Sunday, December 24, 2006

The Spirit of Spending Giving

The spirit of spending giving season will soon be over till the next giving occasion comes around. The commercial aspect of the holiest business time of year is nauseating. If billions weren't made from this, Christmas (the anniversary of Jesus' birth) might just be another holy anniversary or "feast" recognized by mainly church goers. The business part of the Christmas season can be a very annoying, imposing and stressful experience. We hear the annual countdown on every radio station, beginning with "only 8 shopping weeks left ..". From late October to Dec. 24, people are bombarded like Operation Desert Storm with ubiquitous reminders to spend on something, anything, just spend.

Of course, we are a free people, entitled to spend till we drop, or to spend some, or spend none at all. That's the good thing about our society, to a certain extent, people en masse have the power to determine what is allowed to permeate society. Obviously, most people are content to spend alot on exchanging gifts with family and friends. This year the average amount spent is $822, down from $900 last year. (Newfoundlanders & Labradorians will spend more) Canadians will spend over $55 billion this year on Christmas gifts.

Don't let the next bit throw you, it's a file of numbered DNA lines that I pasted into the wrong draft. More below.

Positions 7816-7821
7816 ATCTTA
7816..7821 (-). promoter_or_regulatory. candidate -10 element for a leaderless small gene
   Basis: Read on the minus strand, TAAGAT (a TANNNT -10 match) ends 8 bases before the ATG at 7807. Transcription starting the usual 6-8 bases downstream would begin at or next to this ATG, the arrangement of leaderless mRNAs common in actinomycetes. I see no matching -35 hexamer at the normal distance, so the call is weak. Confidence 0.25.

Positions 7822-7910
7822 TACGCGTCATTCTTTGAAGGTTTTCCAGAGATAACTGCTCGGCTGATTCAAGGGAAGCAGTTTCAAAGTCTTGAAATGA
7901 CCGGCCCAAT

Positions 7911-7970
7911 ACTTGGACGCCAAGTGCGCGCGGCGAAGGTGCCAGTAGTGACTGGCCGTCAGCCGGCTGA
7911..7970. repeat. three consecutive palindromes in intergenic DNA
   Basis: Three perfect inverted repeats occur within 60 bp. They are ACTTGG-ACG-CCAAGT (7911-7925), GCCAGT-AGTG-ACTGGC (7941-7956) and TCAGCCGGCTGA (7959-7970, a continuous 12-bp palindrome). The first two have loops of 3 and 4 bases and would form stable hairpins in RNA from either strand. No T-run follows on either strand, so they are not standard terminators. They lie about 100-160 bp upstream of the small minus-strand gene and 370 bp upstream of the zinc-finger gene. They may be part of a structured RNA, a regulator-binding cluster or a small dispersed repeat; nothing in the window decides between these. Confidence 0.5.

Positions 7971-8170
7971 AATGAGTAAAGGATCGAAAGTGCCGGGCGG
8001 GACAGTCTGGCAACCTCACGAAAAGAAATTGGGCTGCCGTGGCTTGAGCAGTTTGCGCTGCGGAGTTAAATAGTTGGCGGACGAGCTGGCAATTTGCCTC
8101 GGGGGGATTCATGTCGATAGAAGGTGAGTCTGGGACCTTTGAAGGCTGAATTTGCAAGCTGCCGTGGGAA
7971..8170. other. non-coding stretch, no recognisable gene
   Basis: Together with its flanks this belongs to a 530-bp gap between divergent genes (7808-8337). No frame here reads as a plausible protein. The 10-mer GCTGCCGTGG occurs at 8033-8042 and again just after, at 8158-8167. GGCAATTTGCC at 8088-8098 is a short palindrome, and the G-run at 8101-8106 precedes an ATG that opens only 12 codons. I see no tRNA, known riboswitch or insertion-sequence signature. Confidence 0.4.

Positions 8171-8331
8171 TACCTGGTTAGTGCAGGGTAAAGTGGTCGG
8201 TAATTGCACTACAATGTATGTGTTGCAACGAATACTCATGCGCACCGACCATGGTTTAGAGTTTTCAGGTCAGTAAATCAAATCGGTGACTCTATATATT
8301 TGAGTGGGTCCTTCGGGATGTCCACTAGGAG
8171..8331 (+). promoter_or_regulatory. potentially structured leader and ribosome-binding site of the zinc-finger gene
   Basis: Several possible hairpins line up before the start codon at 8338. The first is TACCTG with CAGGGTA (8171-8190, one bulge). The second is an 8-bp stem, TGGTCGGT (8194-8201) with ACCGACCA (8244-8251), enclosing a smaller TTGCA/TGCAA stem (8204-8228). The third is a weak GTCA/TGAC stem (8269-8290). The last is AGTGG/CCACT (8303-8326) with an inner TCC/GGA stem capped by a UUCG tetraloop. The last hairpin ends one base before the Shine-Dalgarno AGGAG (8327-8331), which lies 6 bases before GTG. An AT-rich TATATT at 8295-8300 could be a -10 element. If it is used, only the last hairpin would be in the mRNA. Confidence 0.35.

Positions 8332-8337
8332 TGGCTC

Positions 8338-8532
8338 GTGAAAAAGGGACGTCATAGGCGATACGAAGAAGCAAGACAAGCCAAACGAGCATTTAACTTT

There are charities out there and they get a small bit of donations, but it's too bad that society's willingness to give, mainly to ourselves (by way of exchange), is not directed to any of the world's problems like food shortages, medicine and schooling in the poorest parts of the world, or larger contributions to such things as more to local charities or other important things like MRIs, dialysis machines, or CAT Scan equipment in various regional hospitals in the province. Also, it's too bad that there are not more messages about avoiding the pitfalls of overspending, or the dangers of relying on credit cards to "give" for Christmas. Al Antle of the Credit Counselling Association of NL was recently interviewed on CBC's Here & Now, and said that after Xmas will be his busiest time of year, i.e., counselling people on how to handle racked up debt.

Even though it is up to an individual to spend on what he/she chooses, there is a societal expectation to spend alot, that is in large part manufactured by marketing machines. In any event I will look forward to the end of the sappy advertising, and to enjoying a few happier traditions like family and friends get togethers, games, music, and good food. A Christmas Carol (1951) starring Alastair Sim is always on some station. That version of Scrooge is so funny, and well acted. I hope you and yours enjoy your Christmas experience too, and best wishes for health, happiness and prosperity in the new year.